Today was shaping up to be a very good day.  It was sunny outside with light winds, puffy clouds, and afternoon high temperatures in the low 60’s; a little brisk, perhaps, but cheerful and very refreshing.  Earlier in the day I noticed the road grader going up and down our street smoothing out the bumps and filling in the holes.  With a forecast of no rain and high temperatures in the mid-to-upper 70’s for the next week the road should be decent to drive on for a while.

Some of the difficulty we have had this summer getting contractors to show up reminded me of a joke that Steven Wright told years ago on an HBO comedy show.  It went something like this:  “I walked up to the deli entrance and the sign said ‘Open 24 Hours’ so I tried the door but it was locked.  While I was standing there the owner walked up and unlocked the door.  I said to him ‘Your sign says ‘Open 24 Hours’.’  He just looked at me and said ‘We are, but not in a row’.”

I’m starting to wonder if the kitchen range is going to turn out to be another example of “tell the customer whatever you think they need to hear to get them to make the purchase.”  The difference in this case is that we have not given D. R. Electric Appliance a deposit or a credit card number, so if delivery is delayed much longer we can walk away from the deal with nothing to lose except time.  We probably won’t, as that would just further delay getting a new NG range, but it’s nice to know that we at least have that option if this drags on any longer.  We were told “three days” and based our decision to order from them in part on that information.

With respect to the conversion or our generator from propane to natural gas, our new NG fireplace logs, and our new NG outdoor grill, our hands are basically tied.  We either have parts on order, for which we have already paid, don’t have a choice of contractor, or have made the choice not to look for another contractor as that would simply involve more delay and the uncertainty of working with someone we have not worked with before.  Still, it’s a little frustrating that we can’t get this stuff taken care of.  The real issue for me is that I need to take our bus to Butch and Fonda’s place to work on it, and I cannot do that until all of the natural gas related work is done.  The other issue is that we do not want to contact Consumer’s Energy (natural gas) and AmeriGas (propane) until all of our gas appliances are switched over.  Consumer’s Energy “requires” us to accomplish this within 30 days of hanging the meter, which occurred one week ago today, so we do not have an unlimited amount of time to get this stuff taken care of.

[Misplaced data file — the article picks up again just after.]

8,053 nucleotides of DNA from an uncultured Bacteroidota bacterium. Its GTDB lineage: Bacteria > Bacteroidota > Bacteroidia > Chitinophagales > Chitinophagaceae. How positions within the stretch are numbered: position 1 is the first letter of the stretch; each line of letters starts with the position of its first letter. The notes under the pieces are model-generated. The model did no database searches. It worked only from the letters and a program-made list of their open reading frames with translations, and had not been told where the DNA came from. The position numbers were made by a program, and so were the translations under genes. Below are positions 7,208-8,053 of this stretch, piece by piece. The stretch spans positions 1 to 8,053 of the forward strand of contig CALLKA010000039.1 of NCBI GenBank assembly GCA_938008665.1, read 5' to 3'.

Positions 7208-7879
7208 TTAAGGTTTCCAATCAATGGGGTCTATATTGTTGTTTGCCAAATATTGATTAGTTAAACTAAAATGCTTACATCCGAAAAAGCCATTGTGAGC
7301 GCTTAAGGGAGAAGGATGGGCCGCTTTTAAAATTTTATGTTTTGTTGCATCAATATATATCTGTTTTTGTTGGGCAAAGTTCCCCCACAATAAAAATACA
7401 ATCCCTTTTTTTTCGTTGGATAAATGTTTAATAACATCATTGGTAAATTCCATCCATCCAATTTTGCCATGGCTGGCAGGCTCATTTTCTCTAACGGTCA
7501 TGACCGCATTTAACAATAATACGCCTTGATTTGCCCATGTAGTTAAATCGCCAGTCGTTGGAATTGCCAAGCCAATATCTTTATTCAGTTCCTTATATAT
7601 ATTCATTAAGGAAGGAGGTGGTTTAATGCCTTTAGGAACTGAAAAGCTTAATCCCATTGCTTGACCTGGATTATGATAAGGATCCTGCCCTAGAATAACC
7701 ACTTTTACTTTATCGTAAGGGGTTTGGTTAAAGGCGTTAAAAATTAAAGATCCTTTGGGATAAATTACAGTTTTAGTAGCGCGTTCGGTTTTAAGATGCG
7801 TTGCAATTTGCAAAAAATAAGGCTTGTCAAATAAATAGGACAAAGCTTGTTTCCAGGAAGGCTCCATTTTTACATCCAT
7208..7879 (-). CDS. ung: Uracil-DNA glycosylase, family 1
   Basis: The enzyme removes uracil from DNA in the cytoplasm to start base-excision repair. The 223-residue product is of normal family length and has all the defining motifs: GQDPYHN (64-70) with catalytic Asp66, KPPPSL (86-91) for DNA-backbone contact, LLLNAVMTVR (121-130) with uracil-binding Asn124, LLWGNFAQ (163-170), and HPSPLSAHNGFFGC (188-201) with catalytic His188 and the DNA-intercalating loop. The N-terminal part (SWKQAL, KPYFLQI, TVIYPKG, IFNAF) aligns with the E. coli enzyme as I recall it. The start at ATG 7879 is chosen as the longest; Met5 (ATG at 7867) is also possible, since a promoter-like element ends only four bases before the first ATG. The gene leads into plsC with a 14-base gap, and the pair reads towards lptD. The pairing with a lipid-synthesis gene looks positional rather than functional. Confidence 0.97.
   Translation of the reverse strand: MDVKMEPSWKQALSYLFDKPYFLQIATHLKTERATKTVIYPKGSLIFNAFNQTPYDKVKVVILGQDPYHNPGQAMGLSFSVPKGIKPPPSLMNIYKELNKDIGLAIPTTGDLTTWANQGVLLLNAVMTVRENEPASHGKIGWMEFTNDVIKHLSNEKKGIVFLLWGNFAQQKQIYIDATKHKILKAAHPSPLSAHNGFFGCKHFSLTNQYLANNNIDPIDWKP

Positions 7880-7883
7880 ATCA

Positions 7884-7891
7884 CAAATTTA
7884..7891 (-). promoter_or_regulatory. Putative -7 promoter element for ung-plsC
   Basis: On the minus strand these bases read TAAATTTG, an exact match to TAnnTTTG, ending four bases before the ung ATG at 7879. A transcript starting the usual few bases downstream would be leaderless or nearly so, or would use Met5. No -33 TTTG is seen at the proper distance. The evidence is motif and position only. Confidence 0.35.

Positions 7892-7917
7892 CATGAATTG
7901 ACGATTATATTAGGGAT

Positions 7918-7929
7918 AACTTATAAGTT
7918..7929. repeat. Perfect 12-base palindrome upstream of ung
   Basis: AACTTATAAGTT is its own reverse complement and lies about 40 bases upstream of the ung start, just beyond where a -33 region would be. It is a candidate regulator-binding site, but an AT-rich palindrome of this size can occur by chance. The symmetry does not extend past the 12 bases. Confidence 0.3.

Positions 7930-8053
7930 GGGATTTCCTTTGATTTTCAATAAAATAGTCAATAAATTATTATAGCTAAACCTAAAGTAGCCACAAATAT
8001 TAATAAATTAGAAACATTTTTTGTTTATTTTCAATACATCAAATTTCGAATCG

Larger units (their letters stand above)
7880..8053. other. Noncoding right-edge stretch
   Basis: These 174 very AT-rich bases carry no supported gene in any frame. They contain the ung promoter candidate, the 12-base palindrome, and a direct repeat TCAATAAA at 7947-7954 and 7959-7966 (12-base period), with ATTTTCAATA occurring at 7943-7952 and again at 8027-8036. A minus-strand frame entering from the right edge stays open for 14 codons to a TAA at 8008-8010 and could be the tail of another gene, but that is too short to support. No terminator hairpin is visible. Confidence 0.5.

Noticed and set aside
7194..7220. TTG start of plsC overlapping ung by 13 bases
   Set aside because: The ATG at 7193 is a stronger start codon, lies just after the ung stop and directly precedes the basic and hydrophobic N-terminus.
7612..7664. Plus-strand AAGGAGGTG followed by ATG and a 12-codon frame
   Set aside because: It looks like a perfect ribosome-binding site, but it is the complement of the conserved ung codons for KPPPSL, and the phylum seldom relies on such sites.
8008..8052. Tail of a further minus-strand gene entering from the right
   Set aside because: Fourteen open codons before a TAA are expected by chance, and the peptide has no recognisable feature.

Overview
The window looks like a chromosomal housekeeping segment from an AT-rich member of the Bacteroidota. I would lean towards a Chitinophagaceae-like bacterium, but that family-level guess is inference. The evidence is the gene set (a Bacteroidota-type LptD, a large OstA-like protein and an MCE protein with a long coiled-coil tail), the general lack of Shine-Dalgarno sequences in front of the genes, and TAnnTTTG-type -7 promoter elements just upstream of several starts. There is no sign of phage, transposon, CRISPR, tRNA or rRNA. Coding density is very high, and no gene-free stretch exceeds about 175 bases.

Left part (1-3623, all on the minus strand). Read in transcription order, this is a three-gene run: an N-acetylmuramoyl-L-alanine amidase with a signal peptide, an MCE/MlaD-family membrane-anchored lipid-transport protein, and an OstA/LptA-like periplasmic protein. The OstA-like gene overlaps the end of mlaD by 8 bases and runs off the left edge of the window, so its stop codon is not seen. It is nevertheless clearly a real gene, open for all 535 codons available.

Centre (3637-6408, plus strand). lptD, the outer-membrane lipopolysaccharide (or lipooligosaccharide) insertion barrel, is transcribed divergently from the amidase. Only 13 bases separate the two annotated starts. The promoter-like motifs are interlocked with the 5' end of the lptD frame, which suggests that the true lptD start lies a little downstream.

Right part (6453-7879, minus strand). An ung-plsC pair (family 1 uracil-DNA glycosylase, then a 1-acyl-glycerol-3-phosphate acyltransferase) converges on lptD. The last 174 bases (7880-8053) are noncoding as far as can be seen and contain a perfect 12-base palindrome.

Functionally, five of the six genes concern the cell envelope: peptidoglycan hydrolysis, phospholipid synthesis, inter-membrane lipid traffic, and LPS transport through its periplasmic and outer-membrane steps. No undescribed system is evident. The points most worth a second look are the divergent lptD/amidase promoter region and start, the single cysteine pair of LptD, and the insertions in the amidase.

Interestingly, I learned at breakfast on Saturday that two of our ham radio club members had contacted Bratcher Electric based on my recommendation.  Mike had already been to one of their houses, quoted them a whole house generator installation, gotten a signed contract and a deposit, and given them an installation date.  The other guy had a scheduled appointment for Mike to come out and give him a quote.  Mike looked at our job five weeks ago and I don’t have a price or a service date scheduled yet.  What’s up with that?!  I did not want to spoil today’s winning streak, however, so I chose not to make follow up phone calls today.  Tomorrow morning, however…

We were both tired and turned in early to watch episode 2 of Ken Burns “The Roosevelts: An Intimate Portrait.”  I was putting the finishing touches on this post afterwards and noted the occurrence of the autumnal equinox at 10:39 PM EDT.


2014/09/07 (N) Findlay Hamfest

I set alarms on my phone and iPad last night to make sure I got up at 5:00 AM.  My natural tendency is to stay up a little later each night, something I am now able to do as I do not usually have to get up by any certain time in the morning.  Usually.  Today, however, was the annual Hamfest put on by the Findlay, Ohio Amateur Radio Club and I needed to be at Mike’s (W8XH) QTH in time for a 6 AM departure.  We picked up Steve (N8AR) at the Park-n-Ride lot at Lee Road and US-23 around 6:15 AM and drove non-stop to Findlay, Ohio, arriving at the county fairground at 8:15 AM.  We had a good chat on the way down, which is as much of a reason for going as the bargain hunting once we got there.  I have included a couple of photos in this post.  For more photos, visit: